Imagine my surprise to find that this very sonata was played by Vladimir Horowitz who, in so doing, put Clementi onto the modern map.  Imagine! The pianist whom I would least have suspected of such audacity accomplishing this most stunning achievement!
Clementi accomplished some remarkable things about the notation of piano music - something like writing new computer code.  He figured out how to make overtone action as nearly explicit as I can imagine anyone doing.  
Overtones are some of the most powerful elements of piano sound: they would have knocked the socks off anyone alive to witness the invention of this remarkable instrument.  Other keyboard instruments of that time required other instruments to enhance overtones: cellos, violins, and other strings.
But the piano does it all by itself.
Amazing.  Continually amazing.

Timing is Internal


Are you impatient?  If so, it is probably because of the age in which you grew up.  If, like me, you were conditioned to expect rapid responses of yourself, especially to visual cues, then everything else made a demand you didn't know how to fill and thus, in your insecurity, you became impatient.
I notice when I teach kids how difficult it is for them to follow other cues than the visual. I notice, too, how it affects their sense of inner concentration, to respect the difference between the visual and the auditory, for example.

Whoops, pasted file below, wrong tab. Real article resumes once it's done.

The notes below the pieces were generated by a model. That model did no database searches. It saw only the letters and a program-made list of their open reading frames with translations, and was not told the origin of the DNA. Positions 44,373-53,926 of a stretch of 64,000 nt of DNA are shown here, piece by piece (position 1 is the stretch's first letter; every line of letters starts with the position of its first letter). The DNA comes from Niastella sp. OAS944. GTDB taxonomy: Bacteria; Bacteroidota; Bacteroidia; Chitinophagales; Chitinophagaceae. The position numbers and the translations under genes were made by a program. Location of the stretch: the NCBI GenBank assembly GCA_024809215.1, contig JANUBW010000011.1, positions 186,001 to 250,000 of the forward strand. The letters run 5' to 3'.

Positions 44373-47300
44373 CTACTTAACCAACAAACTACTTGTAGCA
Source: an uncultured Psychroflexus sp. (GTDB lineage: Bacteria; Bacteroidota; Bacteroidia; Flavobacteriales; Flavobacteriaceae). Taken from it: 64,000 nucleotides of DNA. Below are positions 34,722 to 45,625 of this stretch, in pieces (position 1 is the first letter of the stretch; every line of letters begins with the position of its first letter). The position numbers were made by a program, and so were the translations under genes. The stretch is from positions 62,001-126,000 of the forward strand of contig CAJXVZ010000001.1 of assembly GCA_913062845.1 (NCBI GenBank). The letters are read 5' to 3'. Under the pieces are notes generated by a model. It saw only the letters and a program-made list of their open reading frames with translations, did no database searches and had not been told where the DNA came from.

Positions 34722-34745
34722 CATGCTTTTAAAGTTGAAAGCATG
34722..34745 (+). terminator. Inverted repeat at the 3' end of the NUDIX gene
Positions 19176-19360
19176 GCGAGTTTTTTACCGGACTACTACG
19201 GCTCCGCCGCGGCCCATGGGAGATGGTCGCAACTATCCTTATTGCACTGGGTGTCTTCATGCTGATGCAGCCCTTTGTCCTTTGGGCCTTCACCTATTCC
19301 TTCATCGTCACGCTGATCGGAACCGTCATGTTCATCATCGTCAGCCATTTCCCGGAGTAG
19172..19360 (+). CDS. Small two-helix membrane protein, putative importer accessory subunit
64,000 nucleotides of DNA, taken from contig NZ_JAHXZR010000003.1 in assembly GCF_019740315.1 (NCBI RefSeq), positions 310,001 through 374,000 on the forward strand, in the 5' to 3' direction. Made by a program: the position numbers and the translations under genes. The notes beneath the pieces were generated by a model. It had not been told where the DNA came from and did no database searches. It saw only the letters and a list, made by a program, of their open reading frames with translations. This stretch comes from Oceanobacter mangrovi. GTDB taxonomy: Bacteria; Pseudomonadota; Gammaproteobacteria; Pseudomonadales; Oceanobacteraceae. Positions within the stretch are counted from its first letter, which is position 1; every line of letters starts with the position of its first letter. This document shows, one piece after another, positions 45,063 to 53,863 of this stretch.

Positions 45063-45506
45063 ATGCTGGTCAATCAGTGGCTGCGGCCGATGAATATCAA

At some point the notion arose that without "form" music was not real.  Then came the MuzAp industry (nowadays called the MuzApp industry).  Suddenly if you could not identify themes A and B you were not really listening.
So much so that now, in direct protest against that idiotic notion, composers are bringing us back to the vibrancy of sound itself, getting us to really listen to sound without the intermediary of structure to distract us from paying attention.
One of the first composers to use the contrast between form and pure sound within his compositions was - hold your breath! - Muzio Clementi.  Reveling in the new sounds of the piano he figured out ways to base structures on sounds you had never heard before.  Brilliant in every respect.
Yesterday a very smart doctor (also an amateur musician) commented that refined touch was something only for the accomplished musician.  I beg to disagree.  I have based my pedagogy on the premise that every child is capable, through touch, of direct response to the richest qualities of sound.